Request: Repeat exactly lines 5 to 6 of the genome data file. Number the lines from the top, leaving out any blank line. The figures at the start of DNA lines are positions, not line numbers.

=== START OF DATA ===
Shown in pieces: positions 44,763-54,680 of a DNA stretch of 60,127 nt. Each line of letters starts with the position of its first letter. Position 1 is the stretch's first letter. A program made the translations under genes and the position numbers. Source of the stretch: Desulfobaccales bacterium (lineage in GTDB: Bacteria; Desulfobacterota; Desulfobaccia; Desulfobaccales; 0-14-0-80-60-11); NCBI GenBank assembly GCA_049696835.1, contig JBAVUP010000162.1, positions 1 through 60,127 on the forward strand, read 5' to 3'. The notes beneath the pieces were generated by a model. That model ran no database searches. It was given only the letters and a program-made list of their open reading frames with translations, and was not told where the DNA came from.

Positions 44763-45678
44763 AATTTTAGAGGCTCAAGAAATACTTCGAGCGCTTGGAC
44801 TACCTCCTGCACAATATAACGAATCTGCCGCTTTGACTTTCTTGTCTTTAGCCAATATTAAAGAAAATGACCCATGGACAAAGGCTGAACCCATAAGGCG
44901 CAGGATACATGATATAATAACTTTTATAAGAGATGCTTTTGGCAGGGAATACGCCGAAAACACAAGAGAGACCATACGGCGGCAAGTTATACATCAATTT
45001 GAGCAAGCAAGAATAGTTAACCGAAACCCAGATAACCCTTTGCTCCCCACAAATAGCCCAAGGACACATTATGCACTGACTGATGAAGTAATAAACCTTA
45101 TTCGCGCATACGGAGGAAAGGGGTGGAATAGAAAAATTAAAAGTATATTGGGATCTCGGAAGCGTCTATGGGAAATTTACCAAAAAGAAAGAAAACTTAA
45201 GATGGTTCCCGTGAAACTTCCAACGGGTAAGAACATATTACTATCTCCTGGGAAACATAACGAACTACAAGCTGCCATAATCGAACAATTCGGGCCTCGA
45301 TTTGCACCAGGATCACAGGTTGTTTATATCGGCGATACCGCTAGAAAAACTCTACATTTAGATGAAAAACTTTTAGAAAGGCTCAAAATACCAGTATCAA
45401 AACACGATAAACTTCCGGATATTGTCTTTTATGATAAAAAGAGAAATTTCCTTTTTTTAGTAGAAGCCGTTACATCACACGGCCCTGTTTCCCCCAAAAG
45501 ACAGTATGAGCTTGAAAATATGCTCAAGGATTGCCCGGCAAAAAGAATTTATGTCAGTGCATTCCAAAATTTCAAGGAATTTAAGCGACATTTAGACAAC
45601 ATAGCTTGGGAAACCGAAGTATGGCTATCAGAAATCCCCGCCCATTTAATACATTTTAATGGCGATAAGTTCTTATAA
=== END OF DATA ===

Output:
44901 CAGGATACATGATATAATAACTTTTATAAGAGATGCTTTTGGCAGGGAATACGCCGAAAACACAAGAGAGACCATACGGCGGCAAGTTATACATCAATTT
45001 GAGCAAGCAAGAATAGTTAACCGAAACCCAGATAACCCTTTGCTCCCCACAAATAGCCCAAGGACACATTATGCACTGACTGATGAAGTAATAAACCTTA